The Order of Malta today does not have a territory, but it does have functional sovereignty. For example, there is its own national anthem (Ave Crux Alba), a public holiday (24 June, the feast day of John the Baptist), a currency (scudo, which is only minted for collectors), and its own postage stamps (with limited territorial validity). ). Also famous is the Maltese cross, a white cross with eight points on a red background.
The order also issues its own diplomatic passports. There are diplomatic relations with more than 100 countries and representation to, among others, the European Union and the United Nations, although they are not full members. They also maintain contacts with international organizations such as the Red Cross.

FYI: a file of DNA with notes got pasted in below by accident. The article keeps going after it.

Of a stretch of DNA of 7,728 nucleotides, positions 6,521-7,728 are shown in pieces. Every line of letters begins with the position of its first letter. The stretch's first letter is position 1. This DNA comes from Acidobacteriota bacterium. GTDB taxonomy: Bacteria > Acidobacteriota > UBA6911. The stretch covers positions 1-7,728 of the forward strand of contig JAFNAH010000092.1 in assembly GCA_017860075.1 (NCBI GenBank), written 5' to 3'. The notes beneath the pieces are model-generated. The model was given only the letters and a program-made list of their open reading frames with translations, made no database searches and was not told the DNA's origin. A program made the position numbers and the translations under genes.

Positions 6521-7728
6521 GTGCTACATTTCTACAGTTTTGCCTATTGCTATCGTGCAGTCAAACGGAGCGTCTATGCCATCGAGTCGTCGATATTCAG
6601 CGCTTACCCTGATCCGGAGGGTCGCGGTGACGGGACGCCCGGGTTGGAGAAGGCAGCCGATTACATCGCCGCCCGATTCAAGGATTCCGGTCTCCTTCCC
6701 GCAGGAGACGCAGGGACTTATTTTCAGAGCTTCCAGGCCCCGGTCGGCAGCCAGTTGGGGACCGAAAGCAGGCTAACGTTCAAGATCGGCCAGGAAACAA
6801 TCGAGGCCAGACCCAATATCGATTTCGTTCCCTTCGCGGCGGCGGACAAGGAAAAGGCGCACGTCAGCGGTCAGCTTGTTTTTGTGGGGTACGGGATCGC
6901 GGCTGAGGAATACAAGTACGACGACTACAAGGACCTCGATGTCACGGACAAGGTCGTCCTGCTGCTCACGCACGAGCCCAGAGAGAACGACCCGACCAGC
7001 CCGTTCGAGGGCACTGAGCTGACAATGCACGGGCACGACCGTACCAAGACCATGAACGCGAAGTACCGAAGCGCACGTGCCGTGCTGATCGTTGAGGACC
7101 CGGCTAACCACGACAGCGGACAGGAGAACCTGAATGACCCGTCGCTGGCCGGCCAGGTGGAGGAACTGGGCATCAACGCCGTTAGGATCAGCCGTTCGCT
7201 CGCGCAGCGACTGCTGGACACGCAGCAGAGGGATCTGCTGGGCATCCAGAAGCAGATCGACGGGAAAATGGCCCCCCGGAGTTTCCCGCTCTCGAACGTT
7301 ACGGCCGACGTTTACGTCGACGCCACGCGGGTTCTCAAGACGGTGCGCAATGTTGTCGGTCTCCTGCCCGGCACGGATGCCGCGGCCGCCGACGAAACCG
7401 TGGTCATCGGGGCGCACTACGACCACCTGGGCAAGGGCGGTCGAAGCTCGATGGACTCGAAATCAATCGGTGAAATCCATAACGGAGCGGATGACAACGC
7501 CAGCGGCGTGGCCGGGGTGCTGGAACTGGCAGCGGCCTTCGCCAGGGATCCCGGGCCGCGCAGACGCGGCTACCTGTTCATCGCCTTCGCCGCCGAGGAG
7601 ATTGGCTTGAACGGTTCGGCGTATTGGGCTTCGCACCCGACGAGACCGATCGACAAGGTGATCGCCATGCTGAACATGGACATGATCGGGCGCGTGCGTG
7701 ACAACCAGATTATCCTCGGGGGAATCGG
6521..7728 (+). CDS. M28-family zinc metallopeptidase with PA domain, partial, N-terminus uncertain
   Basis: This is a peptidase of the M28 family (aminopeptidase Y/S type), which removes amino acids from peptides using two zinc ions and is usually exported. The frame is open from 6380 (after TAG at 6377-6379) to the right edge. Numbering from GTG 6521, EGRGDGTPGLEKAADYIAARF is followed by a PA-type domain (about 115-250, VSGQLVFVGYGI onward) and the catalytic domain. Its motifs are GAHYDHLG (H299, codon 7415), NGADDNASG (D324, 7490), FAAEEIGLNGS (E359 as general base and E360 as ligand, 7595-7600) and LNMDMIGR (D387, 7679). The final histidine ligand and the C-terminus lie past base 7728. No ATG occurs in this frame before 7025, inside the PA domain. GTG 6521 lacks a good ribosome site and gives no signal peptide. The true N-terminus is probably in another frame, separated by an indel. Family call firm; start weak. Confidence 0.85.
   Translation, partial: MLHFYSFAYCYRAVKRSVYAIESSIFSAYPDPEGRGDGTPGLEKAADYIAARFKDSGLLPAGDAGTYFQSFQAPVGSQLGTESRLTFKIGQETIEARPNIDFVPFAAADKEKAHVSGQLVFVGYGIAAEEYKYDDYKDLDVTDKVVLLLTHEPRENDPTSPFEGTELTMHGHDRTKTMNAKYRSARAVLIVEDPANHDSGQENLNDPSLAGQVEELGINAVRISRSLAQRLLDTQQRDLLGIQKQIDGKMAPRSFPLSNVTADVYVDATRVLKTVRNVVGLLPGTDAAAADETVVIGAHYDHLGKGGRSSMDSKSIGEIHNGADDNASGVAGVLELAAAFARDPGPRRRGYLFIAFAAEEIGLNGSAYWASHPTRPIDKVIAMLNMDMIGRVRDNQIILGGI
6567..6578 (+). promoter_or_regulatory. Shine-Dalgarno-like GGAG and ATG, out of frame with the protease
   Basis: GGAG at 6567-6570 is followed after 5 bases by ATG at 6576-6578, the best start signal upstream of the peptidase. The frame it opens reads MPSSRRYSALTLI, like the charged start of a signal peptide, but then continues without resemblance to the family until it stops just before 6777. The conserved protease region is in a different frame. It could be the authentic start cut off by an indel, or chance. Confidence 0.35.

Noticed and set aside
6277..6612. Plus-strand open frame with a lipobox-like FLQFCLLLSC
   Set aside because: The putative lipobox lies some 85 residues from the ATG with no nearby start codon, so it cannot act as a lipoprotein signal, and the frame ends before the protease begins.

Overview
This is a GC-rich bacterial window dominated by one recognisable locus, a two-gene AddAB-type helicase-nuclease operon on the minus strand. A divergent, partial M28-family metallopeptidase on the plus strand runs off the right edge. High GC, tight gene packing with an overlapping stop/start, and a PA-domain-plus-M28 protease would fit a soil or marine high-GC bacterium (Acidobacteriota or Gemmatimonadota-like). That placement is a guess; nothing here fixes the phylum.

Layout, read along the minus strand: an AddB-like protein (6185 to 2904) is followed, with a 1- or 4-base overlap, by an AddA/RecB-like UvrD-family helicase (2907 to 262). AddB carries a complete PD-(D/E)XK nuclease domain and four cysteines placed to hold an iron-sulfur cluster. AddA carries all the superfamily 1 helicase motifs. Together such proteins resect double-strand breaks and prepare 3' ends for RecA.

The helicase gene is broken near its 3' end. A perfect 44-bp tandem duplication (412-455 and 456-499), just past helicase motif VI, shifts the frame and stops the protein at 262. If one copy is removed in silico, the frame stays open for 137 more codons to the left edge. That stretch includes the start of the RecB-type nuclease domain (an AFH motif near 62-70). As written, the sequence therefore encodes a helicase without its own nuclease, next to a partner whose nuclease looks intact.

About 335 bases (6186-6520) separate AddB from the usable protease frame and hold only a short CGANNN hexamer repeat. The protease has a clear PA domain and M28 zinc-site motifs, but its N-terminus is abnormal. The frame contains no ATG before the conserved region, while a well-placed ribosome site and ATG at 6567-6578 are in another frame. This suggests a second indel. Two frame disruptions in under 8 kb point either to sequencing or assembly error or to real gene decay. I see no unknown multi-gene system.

What is the Order of Malta concerned with? Their mission is based on two pillars: on the one hand “the active experience of the Christian faith and its promotion”, on the other hand “care for the poor and needy in society, wherever in the world.” The latter is the most important mission. The order is active in dozens of countries in the field of charity, health care and emergency aid in the event of disasters and wars. Over the centuries, an extensive diplomatic and humanitarian network has been developed, enabling them to provide aid even in difficult and remote areas.
Many countries each have their own department, but there is a separate organization for emergency and reconstruction aid, Malteser International. In it, 20 national departments of the Order are combining their expertise on international aid.